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Net Neutrality and why we need to get louder about it

by Michael Gibbons


Net Neutrality is a term you will have heard of a lot over the past couple of months if you follow American politics. For the last few years America has been embroiled in a heated debate which has united both activists and corporations alike. For those unaware with the concept of Net Neutrality or just want brief refresh then watch this John Oliver video which explains the situation across the pond much better than I can.


The basic concept is that all data must be treated the same. ISPs can’t slow down or charge more for you to access the data you want. It ensures that a small start up with a better product than established competitors can compete on the same level. It’s how Facebook overtook Myspace and Netflix overtook Blockbuster and so on. It’s the same in politics where one party has the same opportunity to get its message across the internet as the rest of the parties do. In the long run we get a more competitive market, competitive prices and better services you the end user (you).
You would be forgiven for thinking that this is just isn’t an issue in the UK or Europe for that matter. Currently Net Neutrality is protected under EU Law but it is still very flawed. Make no mistake however, it’s good and better than nothing but it could be massively improved. In 2015 the EU, like the US, decided to allow for a two-tier system. This allows ISPs to prioritise certain data. For example, Virgin Mobile doesn’t charge users for Twitter, Facebook or WhatsApp for messaging purposes. This may seem great but in the long run it’s much harder for a newer product to compete so the market saturates and eventually gets stale.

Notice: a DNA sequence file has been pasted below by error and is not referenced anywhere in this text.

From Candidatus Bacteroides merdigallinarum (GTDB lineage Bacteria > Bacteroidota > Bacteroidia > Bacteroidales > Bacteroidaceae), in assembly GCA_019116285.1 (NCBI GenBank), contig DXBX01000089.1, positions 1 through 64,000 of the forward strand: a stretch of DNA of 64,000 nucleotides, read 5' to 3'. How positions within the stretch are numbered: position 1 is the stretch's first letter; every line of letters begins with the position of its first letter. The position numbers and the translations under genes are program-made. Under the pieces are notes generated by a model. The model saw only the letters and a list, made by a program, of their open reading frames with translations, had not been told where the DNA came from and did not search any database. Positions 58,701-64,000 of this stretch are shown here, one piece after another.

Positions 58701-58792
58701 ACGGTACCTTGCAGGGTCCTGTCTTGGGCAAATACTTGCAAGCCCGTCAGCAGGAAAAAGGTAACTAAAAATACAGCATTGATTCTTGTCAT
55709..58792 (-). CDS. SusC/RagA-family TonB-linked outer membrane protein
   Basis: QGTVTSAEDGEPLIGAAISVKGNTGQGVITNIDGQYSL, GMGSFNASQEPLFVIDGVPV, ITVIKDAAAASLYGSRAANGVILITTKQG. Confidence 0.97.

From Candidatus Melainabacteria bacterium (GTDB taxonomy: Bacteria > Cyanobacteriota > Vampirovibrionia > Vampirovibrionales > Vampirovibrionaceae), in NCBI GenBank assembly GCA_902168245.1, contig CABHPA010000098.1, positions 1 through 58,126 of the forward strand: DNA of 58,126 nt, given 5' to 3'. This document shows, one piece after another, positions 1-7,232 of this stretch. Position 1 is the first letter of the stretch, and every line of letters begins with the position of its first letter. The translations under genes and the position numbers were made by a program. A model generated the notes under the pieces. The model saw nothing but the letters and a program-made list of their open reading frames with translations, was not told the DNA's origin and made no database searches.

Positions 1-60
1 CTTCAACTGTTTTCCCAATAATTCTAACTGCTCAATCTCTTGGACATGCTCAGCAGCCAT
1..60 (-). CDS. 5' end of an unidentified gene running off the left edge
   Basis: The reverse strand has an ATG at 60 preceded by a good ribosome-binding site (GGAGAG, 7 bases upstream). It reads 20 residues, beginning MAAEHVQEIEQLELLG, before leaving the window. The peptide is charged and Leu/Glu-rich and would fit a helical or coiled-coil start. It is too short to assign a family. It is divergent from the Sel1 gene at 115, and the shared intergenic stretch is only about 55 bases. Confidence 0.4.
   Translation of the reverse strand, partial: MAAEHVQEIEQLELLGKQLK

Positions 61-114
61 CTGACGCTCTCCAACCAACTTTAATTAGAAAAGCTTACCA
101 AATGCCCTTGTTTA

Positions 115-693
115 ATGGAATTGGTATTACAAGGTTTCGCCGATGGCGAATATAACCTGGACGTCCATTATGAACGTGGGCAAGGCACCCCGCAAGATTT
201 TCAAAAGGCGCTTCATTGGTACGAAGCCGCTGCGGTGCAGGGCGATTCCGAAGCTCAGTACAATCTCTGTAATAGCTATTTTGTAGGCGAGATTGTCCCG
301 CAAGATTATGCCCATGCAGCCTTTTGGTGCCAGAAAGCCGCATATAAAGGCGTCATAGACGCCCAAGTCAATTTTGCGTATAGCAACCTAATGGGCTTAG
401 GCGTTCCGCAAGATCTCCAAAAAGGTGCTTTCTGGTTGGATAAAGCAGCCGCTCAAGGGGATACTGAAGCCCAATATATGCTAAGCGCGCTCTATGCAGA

The second issue to screw net neutrality in the near future happens to be the almost inevitable Brexit effect. The European Withdrawal Bill, according to the UK Government, will allow Parliament to “amend, repeal and improve" any European legislation as they see fit. Meaning they could keep, weaken or strengthen net neutrality resolutions in a matter of under reported votes. It’s this primary issue which all Internet stakeholders should be at least as slightly concerned as I am. The internet is an amazingly excellent invention and possibly the single greatest invention made by the very best of humanity in the last fifty years. It’s shaped almost every aspect of our modern life, economy, politics and society. 
Reading up on this issue and the European debate I was relieved to see SNP MEP’s Ian Hudgeton and Alyn Smith as well as other progressive MEPs advocate for an amendment to the package which would halt the two-tier system and ensure net neutrality is protected for all internet users. Brexit is such as huge issue that we often get distracted by one thing the government does that three more things slip though the cracks. It’s time we remind ourselves of the consequences of voting Conservative and for Brexit.